‘Extenders’ could End Up Extending the Start of the 2015 Tax Filing Season Says the IRS

The Internal Revenue Service has warned that there could be serious delays and millions of taxpayers inconvenienced next year unless the US Congress immediately takes cognizance of a list of temporary tax laws that expired at the end of 2013. There are over 50 expired tax laws which are known as ‘extenders’ in limbo. They simply await a decision from Congress on whether they should be renewed or not. Some of the laws include tax breaks for alternative energy, school teachers, and multinational corporations as well.

It is amazing the Democrats are unwilling to simplify the tax code to avoid all these messes just because the accounting industry tells them the status quo is OK.

A Complicated Tax Code Wastes Billions of Dollars

According to the Democratic chairman of the Senate’s tax-writing committee, Ron Wyden, the longer the delay the higher the risk of a delay in tax filing and refunds will be in addition to other serious disruptions. Wyden said uncertainty in the federal tax code is the last thing that businesses and families needed especially at a time when the country’s economy is still mired in a recession because of his party’s policies.

In the past, there were prompt renewals of extenders. In April, the tax-writing committee had passed legislations for a list of tax breaks through 2015. However, partisan squabbling slowed the process at the beginning of this year, leaving many tax laws in limbo. In a bid to avoid dealing with a single bill, Republicans in the House of Representatives attempted to remove some provisions in the extenders and have them passed one at a time. However, their attempts were futile as they did not win the support of the Senate which is controlled by the Democrats who refuse to balance a budget despite America reaching $18 trillion in debt soon.

Tax attorneys say that November and December is the only opportunity to have the extenders passed by Congress. Dealing with the tax breaks will take a load off the system. IRS Commissioner John Koskinen has written to Wyden requesting that the matter be expedited. He said congressional action ought to be taken no later by the end of November since the IRS is already preparing for the 2015 tax filing season.

America has seen better times.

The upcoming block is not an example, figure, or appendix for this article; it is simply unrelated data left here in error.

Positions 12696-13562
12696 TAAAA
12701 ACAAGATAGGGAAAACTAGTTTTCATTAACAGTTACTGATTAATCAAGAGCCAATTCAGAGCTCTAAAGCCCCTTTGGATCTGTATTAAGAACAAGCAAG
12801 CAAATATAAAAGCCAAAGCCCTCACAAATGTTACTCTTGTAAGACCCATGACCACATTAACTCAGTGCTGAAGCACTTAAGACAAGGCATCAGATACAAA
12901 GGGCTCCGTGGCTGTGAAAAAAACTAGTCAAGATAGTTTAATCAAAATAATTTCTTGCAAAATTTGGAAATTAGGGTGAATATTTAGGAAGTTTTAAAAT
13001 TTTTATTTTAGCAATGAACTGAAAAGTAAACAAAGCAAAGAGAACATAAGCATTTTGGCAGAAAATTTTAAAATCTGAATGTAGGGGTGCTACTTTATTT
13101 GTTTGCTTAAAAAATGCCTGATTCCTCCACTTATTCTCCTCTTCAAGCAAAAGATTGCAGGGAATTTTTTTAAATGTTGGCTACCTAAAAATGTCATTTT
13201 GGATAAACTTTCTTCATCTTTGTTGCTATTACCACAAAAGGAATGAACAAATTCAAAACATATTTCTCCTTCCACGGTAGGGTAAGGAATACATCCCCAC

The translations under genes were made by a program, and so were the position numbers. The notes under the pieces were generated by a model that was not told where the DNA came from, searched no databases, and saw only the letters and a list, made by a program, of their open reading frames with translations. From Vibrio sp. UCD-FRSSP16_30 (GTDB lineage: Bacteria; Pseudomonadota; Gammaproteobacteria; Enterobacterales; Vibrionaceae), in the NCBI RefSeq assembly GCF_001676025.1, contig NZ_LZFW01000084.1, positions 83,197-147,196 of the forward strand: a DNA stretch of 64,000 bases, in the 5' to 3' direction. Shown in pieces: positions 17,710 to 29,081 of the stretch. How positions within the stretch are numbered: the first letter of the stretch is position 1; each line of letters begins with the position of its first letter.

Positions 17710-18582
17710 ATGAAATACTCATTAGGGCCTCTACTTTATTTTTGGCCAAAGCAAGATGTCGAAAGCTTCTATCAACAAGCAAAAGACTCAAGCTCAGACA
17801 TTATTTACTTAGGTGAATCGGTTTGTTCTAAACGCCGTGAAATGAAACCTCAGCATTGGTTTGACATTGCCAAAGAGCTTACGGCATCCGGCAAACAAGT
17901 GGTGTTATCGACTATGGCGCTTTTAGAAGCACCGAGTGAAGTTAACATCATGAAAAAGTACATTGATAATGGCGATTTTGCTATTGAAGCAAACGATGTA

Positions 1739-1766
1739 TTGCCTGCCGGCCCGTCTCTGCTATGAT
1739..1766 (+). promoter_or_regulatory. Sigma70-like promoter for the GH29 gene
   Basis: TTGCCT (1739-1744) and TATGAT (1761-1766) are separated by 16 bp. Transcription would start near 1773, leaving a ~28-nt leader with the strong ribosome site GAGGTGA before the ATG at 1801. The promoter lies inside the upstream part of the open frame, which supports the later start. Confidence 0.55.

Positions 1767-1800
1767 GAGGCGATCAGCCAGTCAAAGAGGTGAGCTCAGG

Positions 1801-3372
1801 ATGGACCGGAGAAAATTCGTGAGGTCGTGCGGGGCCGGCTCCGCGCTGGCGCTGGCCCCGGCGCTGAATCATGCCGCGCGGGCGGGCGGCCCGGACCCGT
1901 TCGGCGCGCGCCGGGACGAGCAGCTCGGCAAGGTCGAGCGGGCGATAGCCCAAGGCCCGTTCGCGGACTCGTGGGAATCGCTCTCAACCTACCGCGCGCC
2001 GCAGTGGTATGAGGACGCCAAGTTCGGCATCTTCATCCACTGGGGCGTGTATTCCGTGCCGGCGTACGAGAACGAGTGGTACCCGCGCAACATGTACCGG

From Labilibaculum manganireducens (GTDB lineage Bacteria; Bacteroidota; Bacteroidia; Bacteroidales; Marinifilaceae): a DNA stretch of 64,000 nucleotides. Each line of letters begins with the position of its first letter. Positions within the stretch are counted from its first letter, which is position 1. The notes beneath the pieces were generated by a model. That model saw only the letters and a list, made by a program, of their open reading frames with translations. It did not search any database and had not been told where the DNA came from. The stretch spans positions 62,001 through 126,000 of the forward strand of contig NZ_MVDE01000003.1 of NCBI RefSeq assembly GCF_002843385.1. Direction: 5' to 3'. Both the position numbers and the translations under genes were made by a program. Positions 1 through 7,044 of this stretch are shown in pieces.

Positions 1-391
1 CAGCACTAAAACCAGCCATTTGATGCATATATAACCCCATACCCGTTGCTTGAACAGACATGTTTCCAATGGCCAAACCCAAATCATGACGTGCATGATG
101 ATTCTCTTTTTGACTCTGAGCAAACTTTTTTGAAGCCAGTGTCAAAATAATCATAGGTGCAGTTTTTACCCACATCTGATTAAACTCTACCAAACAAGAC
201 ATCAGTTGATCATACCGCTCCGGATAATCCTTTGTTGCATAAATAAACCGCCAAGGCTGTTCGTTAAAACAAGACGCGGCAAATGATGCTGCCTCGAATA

America has seen better times.

The IRS has Credibility Issues

Uncertainty about the extenders would only complicate their preparations further. Koskinen said if uncertainty persists into December and beyond, the IRS may be compelled to postpone the start of the 2015 filing season, which will result in a delay in tax refunds due to millions of taxpayers. And in the age of so few jobs because ridiculous environmental regulations, these refunds are certainly needed.

Remember, the IRS is the department that attacked people and groups 2 years ago because of political affiliation.

In a statement, Wyden said it had been over six months since the EXPIRE Act was passed by the Finance Committee with strong bipartisan support. He appealed to Congress to move swiftly and in a decisive and bipartisan way to renew all expired tax provisions so that taxpayers can plan their finances ahead of the next filing season.

Common Sense Provisions from the Republican Camp

According to some tax lawyers, Congress did make some moves in mid-September in working on tax extenders although no legislation was expected until after the midterm elections. The Jobs for America Act was introduced by House Ways and Means Committee chairman Dave Camp, R-Mich. The Act included provisions for making permanent research and development tax credit as well as bonus depreciation. The bill aimed at repealing the medical device tax in the Affordable Care Act and an increase from 30 to 40 hours in the Affordable Care Act’s employer mandate for defining full-time work.